Stop disabling IPv6 in your system images

Seriously.  Just stop that.

Stop disabling IPv6 as part of your standard OS install and network configurations.

If you’re like a lot of IT shops, you’ve probably been building “golden images” of your operating systems to use as the template for OS installation. While these images are (hopefully) on a regular patch cycle after installation, the basic configurations and options can remain unchanged for years.

The upshot of this is that there are a lot of operating system images out there that were initially created around the time that the base OS was released, and which have had minimal changes since then, other than mandatory patches.

Windows 7 and Server 2008R2 were released in 2009. Centos 5 was released in 2007. Both are still in very wide use. Even if you’ve moved up to Windows Server 2012 or Centos 6 (both released in 2011), it is not uncommon for golden images of these to retain the network and other configurations such as IPv6 from prior versions.

In other words, it is quite likely that your brand new OS install is using assumptions and configurations from 2009 or even 2007, when it was still considered good practice to disable IPv6 at every opportunity. We’re beginning to see new OS features, such as DirectAccess, that require functioning IPv6, either native or tunneled.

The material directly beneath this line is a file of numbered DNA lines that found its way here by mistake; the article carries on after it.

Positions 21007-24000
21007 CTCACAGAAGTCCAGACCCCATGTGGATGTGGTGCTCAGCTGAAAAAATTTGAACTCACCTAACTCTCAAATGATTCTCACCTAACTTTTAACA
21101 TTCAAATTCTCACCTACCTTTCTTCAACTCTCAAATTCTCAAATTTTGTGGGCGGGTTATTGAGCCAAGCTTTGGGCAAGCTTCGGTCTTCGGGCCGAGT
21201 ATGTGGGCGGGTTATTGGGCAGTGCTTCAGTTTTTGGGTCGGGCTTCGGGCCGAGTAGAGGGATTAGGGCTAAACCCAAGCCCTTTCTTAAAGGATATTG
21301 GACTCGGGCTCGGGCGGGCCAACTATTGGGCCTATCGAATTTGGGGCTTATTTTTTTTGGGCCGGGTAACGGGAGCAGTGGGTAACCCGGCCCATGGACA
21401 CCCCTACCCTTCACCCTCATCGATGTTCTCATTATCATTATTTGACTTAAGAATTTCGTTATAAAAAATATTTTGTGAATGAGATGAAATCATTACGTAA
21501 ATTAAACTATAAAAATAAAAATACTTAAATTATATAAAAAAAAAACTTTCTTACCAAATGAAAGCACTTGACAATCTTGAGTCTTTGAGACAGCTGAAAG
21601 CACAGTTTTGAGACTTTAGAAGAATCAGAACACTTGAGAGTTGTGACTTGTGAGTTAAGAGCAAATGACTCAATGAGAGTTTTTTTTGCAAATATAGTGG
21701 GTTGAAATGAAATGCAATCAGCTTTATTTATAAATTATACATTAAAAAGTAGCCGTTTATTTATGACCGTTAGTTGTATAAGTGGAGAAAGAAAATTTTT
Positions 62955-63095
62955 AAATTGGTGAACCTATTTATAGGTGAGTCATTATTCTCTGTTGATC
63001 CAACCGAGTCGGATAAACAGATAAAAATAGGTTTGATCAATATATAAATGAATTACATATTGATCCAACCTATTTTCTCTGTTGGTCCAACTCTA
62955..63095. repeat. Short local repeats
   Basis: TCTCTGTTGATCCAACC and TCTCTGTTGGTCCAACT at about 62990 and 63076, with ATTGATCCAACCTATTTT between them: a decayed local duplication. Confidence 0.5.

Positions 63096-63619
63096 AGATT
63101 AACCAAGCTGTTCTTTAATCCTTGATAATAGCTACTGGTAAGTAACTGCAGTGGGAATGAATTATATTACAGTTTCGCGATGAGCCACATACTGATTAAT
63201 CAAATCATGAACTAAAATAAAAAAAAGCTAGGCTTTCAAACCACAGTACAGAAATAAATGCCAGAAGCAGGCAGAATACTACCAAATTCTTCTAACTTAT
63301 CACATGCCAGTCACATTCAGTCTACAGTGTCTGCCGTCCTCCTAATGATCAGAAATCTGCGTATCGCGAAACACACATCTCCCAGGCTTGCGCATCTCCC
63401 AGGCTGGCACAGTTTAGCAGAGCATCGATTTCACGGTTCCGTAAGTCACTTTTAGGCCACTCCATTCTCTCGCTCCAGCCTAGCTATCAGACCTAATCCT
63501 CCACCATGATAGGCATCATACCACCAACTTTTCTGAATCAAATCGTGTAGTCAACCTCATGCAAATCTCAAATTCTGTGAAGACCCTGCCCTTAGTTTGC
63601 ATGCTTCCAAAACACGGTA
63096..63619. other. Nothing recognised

I have yet to find any service that’s available in the MacOS X, Centos or Ubuntu systems that can’t make use of IPv6, or is negatively impacted in any way by dual-stacking the host. I have also not found any instance where taking a dual-stack-capable host onto an IPv4-only network has caused an issue, in at least 2 years.

Here’s some more info for you Windows folks, including a list of MS services that do, or don’t use IPv6.

So just quit disabling IPv6 by default, mmmkay?

Advertisements
  1. #1 by wwwdrich on February 22, 2015 - 6:14 pm

    We still disable IPv6 because as least as recently as RHEL6.5 RedHat was still putting localhost as an alias for both the IPv4 and IPv6 addresses in /etc/hosts. For applications that are dual-stack this isn’t a problem. However I have lost track of the number of times we have had something fail because some service was only listening on 127.0.0.1 and due to the IPv6 alias being first apps were trying to connect to ::1. Yes we could just fix the host table and hope that an update didn’t revert it, but since we aren’t deploying IPv6 any time soon, disabling it was decided as the “better” solution.

    That said, my entire home network is dual-stack with no issues.

Leave a Reply

Fill in your details below or click an icon to log in:

WordPress.com Logo

You are commenting using your WordPress.com account. Log Out / Change )

Twitter picture

You are commenting using your Twitter account. Log Out / Change )

Facebook photo

You are commenting using your Facebook account. Log Out / Change )

Google+ photo

You are commenting using your Google+ account. Log Out / Change )

Connecting to %s

%d bloggers like this: